The Washington Post’s Rajiv Chandrasekaran, who also spoke alongside Simon and Downie, explained that leaks investigations and surveillance programs have made it increasingly difficult for reporters to guarantee anonymity to their sources. He said he and his colleagues have taken even routine communications with their government sources out of official channels. In the interest of protecting their records, he said, they have been taking measures such as arranging secret face-to-face interviews or keeping story notes off of devices that connect to the Internet.
The Obama administration responded by stating that these types of complaints are part of the “natural tension” between any presidency and the press, and that, according to Press Secretary Jay Carney, “the idea that people are shutting up and not leaking to reporters is belied by the facts.” Others in the administration also enumerated some of the ways that the administration has held up its commitment to transparency.
Despite this somewhat defensive response, Downie and Simon both said they will continue to challenge the administration until the White House acknowledges that these are real problems.
The CPJ has already sent a letter detailing requested reforms and requesting a meeting with the administration. And, Downie and Simon said, they’re hoping to appeal to the president’s more pragmatic side on issues that go to the heart of his legacy. If he wants to be able to push other countries to have a free and open government, he has to have the leverage of saying he maintains one at home. If he says he wants to strike the right balance between protecting our security and preserving our freedoms, he has to stop using national security as a pretext for prosecuting legitimate whistleblowers and obstructing information that should be subject to public debate. And if he wants to have the most transparent administration in history, there are a lot of journalists who think he has more work to do.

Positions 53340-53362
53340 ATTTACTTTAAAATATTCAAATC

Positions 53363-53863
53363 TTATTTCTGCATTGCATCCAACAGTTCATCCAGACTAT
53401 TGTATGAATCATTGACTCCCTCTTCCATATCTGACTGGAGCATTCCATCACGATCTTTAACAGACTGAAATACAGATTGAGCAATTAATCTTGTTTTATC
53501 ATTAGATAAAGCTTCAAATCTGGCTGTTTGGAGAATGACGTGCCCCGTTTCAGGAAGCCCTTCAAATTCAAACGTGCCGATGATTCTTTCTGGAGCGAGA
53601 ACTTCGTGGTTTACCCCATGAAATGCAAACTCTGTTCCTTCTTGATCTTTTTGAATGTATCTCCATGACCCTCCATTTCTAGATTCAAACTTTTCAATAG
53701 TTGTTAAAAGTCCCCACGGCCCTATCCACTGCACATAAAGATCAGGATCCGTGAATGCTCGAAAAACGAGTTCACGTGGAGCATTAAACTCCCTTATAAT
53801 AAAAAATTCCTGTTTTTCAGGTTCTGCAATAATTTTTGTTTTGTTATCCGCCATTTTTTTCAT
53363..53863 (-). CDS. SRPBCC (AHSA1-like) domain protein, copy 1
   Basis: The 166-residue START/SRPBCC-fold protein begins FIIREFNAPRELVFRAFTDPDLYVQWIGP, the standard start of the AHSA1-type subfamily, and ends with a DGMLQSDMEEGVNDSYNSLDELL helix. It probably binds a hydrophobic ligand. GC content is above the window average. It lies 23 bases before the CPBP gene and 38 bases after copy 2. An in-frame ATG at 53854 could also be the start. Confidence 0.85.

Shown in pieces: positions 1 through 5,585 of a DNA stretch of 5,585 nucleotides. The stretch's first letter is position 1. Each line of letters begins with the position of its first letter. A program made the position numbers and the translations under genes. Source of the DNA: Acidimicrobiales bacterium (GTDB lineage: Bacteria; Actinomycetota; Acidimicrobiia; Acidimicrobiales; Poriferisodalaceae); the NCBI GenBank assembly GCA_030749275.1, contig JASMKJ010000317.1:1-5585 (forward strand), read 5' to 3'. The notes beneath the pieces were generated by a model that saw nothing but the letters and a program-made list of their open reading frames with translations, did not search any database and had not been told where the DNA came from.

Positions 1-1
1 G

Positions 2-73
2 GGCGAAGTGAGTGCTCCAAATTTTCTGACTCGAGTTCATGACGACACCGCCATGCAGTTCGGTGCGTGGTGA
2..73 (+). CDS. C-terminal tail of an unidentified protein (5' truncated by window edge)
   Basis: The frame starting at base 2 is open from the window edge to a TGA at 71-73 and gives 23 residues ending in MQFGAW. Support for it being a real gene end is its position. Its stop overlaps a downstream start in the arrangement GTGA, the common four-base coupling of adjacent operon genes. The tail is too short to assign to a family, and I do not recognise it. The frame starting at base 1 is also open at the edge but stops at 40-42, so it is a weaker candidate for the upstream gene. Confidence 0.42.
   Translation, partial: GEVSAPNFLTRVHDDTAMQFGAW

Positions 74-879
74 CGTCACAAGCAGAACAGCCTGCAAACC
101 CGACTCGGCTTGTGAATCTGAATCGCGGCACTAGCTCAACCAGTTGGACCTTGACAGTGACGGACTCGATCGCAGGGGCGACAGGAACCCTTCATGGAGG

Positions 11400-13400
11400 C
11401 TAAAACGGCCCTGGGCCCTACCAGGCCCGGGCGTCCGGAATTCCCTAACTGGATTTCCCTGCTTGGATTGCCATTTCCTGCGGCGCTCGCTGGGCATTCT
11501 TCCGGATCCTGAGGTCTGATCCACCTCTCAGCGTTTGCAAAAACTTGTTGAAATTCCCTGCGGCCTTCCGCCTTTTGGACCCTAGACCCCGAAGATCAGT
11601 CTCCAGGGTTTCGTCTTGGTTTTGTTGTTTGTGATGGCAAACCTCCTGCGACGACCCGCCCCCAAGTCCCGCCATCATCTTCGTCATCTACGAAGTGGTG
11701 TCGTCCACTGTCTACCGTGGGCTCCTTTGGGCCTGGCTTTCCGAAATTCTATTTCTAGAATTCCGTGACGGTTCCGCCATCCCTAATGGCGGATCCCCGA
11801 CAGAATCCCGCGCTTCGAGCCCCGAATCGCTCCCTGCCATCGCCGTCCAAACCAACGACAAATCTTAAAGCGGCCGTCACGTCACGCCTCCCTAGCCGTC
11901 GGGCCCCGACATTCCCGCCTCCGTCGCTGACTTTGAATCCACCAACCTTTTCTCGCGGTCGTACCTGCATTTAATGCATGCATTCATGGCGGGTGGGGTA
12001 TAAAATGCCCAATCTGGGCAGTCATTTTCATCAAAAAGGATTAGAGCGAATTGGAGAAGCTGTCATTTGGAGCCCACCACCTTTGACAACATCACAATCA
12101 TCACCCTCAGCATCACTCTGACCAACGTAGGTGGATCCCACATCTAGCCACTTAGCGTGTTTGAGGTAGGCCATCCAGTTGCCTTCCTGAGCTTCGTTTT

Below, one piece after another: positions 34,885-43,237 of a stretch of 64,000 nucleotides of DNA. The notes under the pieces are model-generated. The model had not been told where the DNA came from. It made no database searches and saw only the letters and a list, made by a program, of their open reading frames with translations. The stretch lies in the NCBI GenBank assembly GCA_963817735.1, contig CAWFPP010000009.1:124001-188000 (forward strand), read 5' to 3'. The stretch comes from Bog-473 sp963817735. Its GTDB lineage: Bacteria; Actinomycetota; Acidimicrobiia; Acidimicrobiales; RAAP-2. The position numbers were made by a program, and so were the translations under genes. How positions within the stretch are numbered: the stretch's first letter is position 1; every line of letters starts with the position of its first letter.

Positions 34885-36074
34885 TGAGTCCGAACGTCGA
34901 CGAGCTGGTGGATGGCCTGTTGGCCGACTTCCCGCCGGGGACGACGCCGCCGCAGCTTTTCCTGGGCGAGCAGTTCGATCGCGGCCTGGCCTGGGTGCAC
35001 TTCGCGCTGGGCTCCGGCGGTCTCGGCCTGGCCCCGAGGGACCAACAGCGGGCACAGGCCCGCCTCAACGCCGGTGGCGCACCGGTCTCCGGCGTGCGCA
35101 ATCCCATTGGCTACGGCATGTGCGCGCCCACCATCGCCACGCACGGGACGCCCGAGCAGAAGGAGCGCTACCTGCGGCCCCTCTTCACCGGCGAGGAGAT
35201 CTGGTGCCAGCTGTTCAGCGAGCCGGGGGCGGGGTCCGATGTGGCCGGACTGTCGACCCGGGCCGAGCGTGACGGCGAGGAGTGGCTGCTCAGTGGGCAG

If [Obama] wants to be able to push other countries to have a free an open government, he has to have the leverage of saying he maintains one at home.
But, Downie acknowledged, the press may have lost some leverage. As echo chamber media grows, and politicians can reach voters without having to go through mainstream media, the White House simply needs the media less than it used to. As Bob Schieffer, the veteran CBS anchor and reporter told Downie, “When I’m asked what is the most manipulative and secretive administration I’ve covered, I always say it’s the one in office now. Every administration learns from the previous administration.”
Downie said his best hope is to shame the President himself with this report. “Otherwise, the lesson for the next administration will be ‘let’s see how much more sophisticated we can be at keeping the press at bay.’”
It’s a battle the press continues to wage. Just last week, a federal court of appeals declined an appeal by New York Times investigative journalist James Risen, who was fighting a lower court ruling that orders him to testify in the trial of a former CIA employee charged with leaking classified information to him.
For many reporters, the case represents a major test of their ability to use confidential sources to keep the government accountable, including on matters of national security. Risen told The New York Times’ public editor last week that he plans to take his case to the Supreme Court, and said that if it were necessary he would go to jail rather than testify against his alleged source.
“I’m determined to keep fighting,” he said.